b. In any other case, a minimum of sixty-five per cent of the total proceeds of such fund is invested in the equity shares of domestic companies listed on a recognised stock exchange.

Provided that the percentage of equity shareholding or unit held in respect of the fund, as the case may be, shall be computed with reference to the annual average of the monthly averages of the opening and closing figures.

Section 112 of Income tax act Example:-

Consider the following data for computation of cost of acquisition of listed equity shares :-

Particulars Scenario 1 (amount in lakhs) Scenario 2 (Amount in lakhs) Scenario 3

(Amount in lakhs)

Step 1

· Fair market value of shares [highest price of share in stock exchange as on January 31, 2018]
· Sales consideration as on May 10, 2018

Lower of fair market value or sales consideration

100

200

100

300

200

200

250

150

150

Step 2

Cost of acquisition of shares as on March 1, 2014

 

50

 

300

 

50

Step 3

Cost of acquisition for the purpose of Section 112A (Step 1 or Step 2, whichever is high)

100 300 150
Capital Gains 100 -100 Nil

Section 112 of Income tax act Example:-

Mr. Kapil has purchased 10,000 listed equity shares on March 1, 2013 for Rs 1,00,000. He has sold such shares on August 10, 2018 for Rs 10,00,000. The highest price of such shares on stock exchange is Rs 4,00,000 as on January 31, 2018. He has also sold house property as on July 1, 2018 for Rs 10,00,000 (CII – 280). Such house property was purchased on July 1, 2012 for Rs 2,00,000 (CII 200). Compute the tax liability for the PY 2018-19  on each individual gains ignoring ,   the basic exemption limit  ?

Solution –

Computation of total income of Mr. Kapil for the PY 2018-19

Particulars Capital Gains House Property
Sales consideration (A) 10,00,000 10,00,000
Cost of Acquisition (B) (4,00,000) (2,80,000)

(2,00,000 X 280)/200

 

Step 1 – Rs 4,00,000 (i.e., lower of fair market value as on January 31, 2018  or sales consideration)

Step 2 – Rs 1,00,000 (i.e., cost of acquisition)

Step 3 – Higher of Step 1 or Step 2

Long-term capital gains (A – B) 6,00,000 7,20,000
Tax on long-term capital gains
Under section 112A [(6,00,000 – 1,00,000) * 10%] 50,000    ——-
LTCG on HP  [ 7,20,000 * 20%] ———- 1,44,000
Add: Health and Education Cess [4%] 2,000   5,760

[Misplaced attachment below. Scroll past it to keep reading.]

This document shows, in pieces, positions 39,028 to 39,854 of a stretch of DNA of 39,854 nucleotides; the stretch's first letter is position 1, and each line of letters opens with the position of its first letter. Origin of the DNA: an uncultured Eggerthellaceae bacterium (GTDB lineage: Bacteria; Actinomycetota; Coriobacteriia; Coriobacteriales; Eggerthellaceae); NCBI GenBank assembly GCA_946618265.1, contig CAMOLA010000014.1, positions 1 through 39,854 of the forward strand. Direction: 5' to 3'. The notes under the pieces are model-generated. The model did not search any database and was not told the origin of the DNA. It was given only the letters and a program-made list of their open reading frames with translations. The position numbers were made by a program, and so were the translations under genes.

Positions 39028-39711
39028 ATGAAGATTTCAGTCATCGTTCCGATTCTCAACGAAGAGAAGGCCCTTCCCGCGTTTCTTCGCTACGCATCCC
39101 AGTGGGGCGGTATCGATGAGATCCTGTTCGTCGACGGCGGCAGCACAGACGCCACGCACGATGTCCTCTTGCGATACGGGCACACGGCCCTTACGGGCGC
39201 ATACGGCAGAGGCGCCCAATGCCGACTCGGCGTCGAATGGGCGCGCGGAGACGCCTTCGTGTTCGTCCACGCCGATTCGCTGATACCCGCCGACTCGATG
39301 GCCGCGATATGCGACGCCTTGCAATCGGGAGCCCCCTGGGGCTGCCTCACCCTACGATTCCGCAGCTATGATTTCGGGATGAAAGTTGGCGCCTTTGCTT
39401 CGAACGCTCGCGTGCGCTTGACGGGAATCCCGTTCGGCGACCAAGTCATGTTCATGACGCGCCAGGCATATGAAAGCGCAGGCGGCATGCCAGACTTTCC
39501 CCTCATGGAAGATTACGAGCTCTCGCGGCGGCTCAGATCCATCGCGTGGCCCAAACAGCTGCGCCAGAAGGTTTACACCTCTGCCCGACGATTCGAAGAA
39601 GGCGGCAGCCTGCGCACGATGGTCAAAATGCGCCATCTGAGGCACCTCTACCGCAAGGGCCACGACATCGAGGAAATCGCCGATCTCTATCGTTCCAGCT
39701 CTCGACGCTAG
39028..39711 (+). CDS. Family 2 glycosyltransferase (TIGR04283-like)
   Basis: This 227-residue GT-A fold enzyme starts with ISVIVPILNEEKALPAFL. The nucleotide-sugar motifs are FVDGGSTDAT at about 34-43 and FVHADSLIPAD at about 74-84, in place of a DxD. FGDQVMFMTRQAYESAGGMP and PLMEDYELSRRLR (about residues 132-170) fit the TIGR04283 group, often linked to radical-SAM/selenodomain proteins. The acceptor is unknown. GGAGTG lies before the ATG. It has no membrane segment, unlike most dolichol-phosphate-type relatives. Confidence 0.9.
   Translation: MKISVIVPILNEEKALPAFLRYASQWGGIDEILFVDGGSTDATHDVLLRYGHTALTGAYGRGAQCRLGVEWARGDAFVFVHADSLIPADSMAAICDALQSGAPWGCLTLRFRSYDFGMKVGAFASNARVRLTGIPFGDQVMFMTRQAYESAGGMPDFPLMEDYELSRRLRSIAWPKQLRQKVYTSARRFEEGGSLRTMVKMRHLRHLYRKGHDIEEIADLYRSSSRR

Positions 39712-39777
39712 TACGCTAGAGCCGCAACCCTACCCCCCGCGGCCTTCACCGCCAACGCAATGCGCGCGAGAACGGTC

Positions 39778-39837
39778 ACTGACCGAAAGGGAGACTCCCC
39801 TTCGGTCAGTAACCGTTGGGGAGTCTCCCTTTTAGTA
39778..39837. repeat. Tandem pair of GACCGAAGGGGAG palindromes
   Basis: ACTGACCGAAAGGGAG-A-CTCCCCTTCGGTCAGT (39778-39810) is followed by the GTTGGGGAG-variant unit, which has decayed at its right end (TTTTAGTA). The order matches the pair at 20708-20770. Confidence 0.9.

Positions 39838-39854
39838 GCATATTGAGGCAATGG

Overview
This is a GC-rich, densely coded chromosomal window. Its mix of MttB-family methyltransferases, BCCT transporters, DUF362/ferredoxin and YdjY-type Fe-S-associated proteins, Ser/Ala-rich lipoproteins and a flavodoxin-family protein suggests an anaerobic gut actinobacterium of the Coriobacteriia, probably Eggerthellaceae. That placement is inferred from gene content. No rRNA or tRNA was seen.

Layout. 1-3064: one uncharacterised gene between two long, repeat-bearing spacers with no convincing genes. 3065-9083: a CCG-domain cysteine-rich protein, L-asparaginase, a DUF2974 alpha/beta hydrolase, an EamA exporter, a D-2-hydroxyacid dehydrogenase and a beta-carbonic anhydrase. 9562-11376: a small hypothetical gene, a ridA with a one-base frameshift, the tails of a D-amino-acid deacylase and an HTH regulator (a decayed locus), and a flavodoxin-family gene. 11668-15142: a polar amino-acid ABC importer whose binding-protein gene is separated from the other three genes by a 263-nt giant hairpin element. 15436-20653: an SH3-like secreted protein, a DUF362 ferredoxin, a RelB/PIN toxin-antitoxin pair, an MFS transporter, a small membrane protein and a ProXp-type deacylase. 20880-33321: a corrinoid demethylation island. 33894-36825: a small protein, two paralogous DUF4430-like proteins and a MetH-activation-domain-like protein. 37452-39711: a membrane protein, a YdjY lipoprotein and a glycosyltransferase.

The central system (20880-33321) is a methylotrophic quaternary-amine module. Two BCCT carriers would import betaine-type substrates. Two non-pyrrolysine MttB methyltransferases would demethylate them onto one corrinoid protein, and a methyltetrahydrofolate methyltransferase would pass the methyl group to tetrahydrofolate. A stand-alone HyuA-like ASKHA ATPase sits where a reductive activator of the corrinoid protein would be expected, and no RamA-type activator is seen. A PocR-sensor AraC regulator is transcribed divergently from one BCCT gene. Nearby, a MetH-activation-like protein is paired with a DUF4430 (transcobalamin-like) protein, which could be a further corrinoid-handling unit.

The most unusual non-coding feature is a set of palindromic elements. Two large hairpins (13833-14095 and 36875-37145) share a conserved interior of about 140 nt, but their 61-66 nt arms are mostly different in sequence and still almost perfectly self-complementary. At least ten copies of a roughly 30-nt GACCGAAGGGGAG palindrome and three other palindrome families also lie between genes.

Total Tax Liability 52,000 1,49,760

International Taxation Services

Section 112 of Income tax act Example:-

Mr. Rahul, who is 40-year-old, had purchased 1,000 unlisted units of equity-oriented funds on March 1, 2010 for Rs 5,00,000. He has sold such units in April, 2018 for Rs 8,00,000. The net asset value of such units is Rs 3,00,000 as on January 31, 2018. He has also earned other income of Rs 2,00,000 during the PY 2018-19. He also has brought forward capital loss of Rs 50,000. Compute total income and tax liability for the PY 2018-19.

Solution –

Computation of total income of Mr. Rahul for the PY 2018-19

Particulars   Amount
Income from other sources 2,00,000
Computation of capital gains    
Sales consideration 8,00,000  
Cost of acquisition

(Rs 3,00,000 or Rs 5,00,000, whichever is high)

5,00,000  
Capital Gains 3,00,000  
Unutilized exemption limit

(2,50,000 – 2,00,000)

 (50,000)  
Brought forward capital loss  (50,000) 2,00,000
Total income   4,00,000
     
Computation of tax liability    
On income from other sources   Nil
Long-term capital gains under section 112A [(2,00,000 – 1,00,000) *10%]   10,000
Add: Health and Education Cess (4%)   400
Total tax liability     10,400

Section 112 of Income tax act Example:-

Mr. Anuj, who is 25-year-old, has purchased 1,000 unlisted equity shares on March 1, 1999 for Rs 1,00,000. He has sold such units in October 10, 2018 for Rs 7,00,000. Such shares were listed for the first time in September, 2018.  Fair market value of such shares was Rs 1,50,000 on the basis of net assets value as on April 1, 2001.  Compute total income and tax liability for the PY 2018-19 ?

Solution –

Computation of total income and tax liability of Mr. Anuj for the PY 2018-19

Computation of total income and tax liability of Mr. Anuj for the PY 2018-19

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Arinjay Jain

Bio of author

Arinjay is a Chartered Accountant with more than 20 years of post-qualification experience. He worked as Director, in the M&A Tax Division at KPMG in India. Presently, he is advising several MNCs in UAE on Economic Substance Regulations and impact of the UAE Corporate Tax Law on their business and clients across globe on International Tax issues . He is a well recognised Trainer of International Tax and UAE Corporate Tax. The areas of service include the following : - Advise and Compliance relating to International Tax Issues; Advise relating to UAE Corporate Tax Issues; Advise and Compliance relating to UAE Economic Substance Regulations; Advise and Compliance relating to Indian Income Tax Issues; Other connected matters from a Regulatory perspective.